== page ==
A team of LCN researchers is exhibiting at the prestigious Royal Society Summer Science Exhibition in London (4-9 July). The joint Imperial/UCL team, led by Professor Neil Alford, has developed a new room-temperature form of maser (a device similar to to the familiar laser, but using microwaves rather than visible light).
Although the invention of the maser pre-dated that of the laser, until this team's recent advances all maser devices could operate only at sub-freezing temperatures and strong magnetic fields. The LCN team’s new approach could have implications for the practical use of microwaves in a range of noisy environments, from mobile phone networks to communication with satellites and planetary rovers.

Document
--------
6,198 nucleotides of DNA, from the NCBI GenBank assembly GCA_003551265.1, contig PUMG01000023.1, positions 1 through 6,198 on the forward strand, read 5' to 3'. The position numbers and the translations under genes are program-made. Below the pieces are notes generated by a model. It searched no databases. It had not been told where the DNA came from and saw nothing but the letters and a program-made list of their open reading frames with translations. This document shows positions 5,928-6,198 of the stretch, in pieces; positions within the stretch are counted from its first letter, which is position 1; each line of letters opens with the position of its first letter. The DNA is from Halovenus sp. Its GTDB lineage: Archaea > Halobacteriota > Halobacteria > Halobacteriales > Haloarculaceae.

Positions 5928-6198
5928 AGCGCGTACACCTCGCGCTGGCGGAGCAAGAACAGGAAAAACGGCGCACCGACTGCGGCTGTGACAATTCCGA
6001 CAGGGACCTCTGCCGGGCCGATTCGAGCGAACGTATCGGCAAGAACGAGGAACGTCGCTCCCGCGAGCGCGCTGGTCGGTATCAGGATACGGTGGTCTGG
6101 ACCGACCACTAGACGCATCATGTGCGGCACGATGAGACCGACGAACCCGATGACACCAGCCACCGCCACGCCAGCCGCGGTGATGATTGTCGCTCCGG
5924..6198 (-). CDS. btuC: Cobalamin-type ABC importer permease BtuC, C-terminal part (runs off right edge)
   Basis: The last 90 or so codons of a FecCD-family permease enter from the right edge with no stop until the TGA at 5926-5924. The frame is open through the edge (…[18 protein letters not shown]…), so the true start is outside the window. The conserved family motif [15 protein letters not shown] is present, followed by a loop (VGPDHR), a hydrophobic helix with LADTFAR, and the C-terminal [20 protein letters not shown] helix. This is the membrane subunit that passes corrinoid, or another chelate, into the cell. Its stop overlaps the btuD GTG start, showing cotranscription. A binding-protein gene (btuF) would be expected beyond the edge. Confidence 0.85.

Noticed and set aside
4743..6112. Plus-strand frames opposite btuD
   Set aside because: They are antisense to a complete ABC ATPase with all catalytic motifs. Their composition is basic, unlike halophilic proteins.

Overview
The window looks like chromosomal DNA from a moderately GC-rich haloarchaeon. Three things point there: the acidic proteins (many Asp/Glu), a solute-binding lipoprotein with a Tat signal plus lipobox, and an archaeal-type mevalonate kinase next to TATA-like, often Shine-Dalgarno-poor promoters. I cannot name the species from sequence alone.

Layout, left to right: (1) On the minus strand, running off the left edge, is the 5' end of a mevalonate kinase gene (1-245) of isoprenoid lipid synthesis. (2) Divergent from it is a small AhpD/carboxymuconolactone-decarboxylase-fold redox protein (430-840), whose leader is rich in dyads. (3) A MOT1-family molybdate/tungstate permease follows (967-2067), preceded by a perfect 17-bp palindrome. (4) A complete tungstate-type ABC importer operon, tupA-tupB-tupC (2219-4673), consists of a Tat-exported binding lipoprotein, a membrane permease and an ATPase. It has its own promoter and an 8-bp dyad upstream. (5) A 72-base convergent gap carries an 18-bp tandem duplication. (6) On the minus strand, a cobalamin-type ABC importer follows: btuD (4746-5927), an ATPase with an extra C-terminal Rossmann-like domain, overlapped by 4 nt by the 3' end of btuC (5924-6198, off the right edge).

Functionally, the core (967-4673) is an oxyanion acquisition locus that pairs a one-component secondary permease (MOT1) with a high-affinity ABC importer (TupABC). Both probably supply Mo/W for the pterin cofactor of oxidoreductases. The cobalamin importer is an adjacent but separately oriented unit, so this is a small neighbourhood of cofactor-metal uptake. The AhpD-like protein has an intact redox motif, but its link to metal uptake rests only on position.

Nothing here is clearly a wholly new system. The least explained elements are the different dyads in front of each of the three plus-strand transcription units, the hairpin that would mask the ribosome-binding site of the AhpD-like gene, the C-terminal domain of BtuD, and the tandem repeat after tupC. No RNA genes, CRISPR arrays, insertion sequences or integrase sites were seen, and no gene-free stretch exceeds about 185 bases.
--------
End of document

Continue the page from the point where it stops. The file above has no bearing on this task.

A replica of the very first maser device will be on display to visitors at the Royal Society, and they’ll be able to get up close to a replica maser crystal made by the jewellery manufacturer Swarovski as well as getting hands-on experience of the effects of electromagnetic noise when navigating a remote-controlled ‘Mars Rover'.
Professor Alford says that the exhibition "gives researchers a valuable opportunity to engage with the public. On behalf of my fellow exhibitors, I’d like to welcome you to come along to this year’s event and see what we’ve been working on.”